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Researchers find a food crisis solution — and it’s in your martini glass

By Hafsa Khalil, CNN

Many people in the northern hemisphere have spent the summer reaching for a boozy drink at the end of the day to take the edge off the scorching, dry heat. It turns out that a tipple may be just what plants need too.

A peer-reviewed study published Thursday in the journal Plant and Cell Physiology suggests that ethanol — or alcohol — can help plants survive in times of drought, even for as long as two weeks without water.

When plants are deprived of water, they naturally produce ethanol. Although the reasons for its production are unknown, it led researchers from the RIKEN Center for Sustainable Resource Science in Japan to theorize that giving alcohol to plants may protect them from dying in a drought.

“The discovery came from the process of searching for compounds that make plants resistant to stress,” Motoaki Seki, the study’s lead author told CNN.

The findings are not just useful for the world’s gardens, but also for farms growing vital crops like rice and wheat. Drought-proofing staple crops could help alleviate food insecurity, which is an issue affecting many parts of the world right now, exacerbated by heat waves, Russia’s war in Ukraine and supply chain issues.

The researchers said that ethanol was a “useful and simple” way to increase food production all over the world in times of drought or water scarcity.

To come up with their findings, the researchers grew wheat and rice plants, regularly watering them, and then added ethanol to the soil in one group of plants over three days. They then deprived both groups of water for two weeks and found that drunk plants fared better than sober ones. Around 75% of the ethanol-treated wheat and rice plants survived after rewatering, while less than 5% of the untreated plants did.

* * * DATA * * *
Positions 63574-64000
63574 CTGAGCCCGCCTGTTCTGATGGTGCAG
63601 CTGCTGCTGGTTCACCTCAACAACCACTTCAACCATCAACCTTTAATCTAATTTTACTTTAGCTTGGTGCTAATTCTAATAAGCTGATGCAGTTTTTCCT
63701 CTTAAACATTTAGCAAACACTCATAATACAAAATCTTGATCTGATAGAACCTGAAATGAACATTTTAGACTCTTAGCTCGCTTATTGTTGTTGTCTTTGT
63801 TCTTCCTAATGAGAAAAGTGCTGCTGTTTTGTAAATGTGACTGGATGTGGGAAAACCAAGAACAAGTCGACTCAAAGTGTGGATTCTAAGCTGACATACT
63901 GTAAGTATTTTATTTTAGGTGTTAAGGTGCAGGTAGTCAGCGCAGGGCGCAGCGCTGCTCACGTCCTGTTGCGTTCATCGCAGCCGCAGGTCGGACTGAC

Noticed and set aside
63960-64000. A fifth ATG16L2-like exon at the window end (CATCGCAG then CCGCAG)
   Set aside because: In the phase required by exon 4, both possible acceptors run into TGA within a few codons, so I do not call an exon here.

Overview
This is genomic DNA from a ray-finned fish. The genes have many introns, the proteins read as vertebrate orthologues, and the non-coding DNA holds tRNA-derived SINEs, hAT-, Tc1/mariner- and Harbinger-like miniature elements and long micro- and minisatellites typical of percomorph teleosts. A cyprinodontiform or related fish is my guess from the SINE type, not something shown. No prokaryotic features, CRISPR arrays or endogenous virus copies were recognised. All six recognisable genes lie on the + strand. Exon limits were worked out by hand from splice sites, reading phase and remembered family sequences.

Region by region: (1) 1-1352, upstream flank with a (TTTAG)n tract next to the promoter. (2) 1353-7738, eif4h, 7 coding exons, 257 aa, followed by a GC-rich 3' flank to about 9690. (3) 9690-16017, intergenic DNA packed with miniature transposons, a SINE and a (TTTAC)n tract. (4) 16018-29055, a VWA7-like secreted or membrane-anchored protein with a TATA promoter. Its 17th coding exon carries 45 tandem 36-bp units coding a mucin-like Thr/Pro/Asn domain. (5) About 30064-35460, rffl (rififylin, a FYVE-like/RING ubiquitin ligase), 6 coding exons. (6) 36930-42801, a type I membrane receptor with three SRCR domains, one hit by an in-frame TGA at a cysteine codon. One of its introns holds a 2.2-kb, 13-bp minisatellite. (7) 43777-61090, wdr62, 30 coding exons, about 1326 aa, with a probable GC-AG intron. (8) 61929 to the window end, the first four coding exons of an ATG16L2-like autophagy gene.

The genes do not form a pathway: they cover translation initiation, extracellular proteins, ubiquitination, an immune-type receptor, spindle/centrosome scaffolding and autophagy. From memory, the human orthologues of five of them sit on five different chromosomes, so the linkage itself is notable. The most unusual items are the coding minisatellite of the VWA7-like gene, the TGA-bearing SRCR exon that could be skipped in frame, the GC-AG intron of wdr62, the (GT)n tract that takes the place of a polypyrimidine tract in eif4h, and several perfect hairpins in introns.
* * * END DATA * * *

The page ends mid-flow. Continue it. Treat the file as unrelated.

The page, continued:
“[The] external application of ethanol to plants would be a useful, simple and less expensive agricultural method to enhance drought tolerance in various plants,” Seki said, as genetic modification of plants would not be needed.

But, he warned that the ethanol needed to be used sparingly, as “higher concentration of ethanol inhibits plant growth.” In other words, don’t try this at home.

The study also looked at how ethanol protects a plant. Using arabidopsis, a small plant commonly used in experiments, the researchers discovered that when ethanol-treated specimens were deprived of water, tiny openings on the leaves surface called stomata, closed up, retaining water and heat.

Seki and his colleagues studied arabidopsis‘ gene expression and found that the ethanol-treated plants started behaving as if they were experiencing drought, even before they were actually deprived of water.

This gene expression gives the plants a head start in preparing for a drought, Seki explained, adding that the ethanol is also used by plants to make the sugars needed to produce energy.

Seki told CNN that he and his team will soon begin testing ethanol on plants in real fields.

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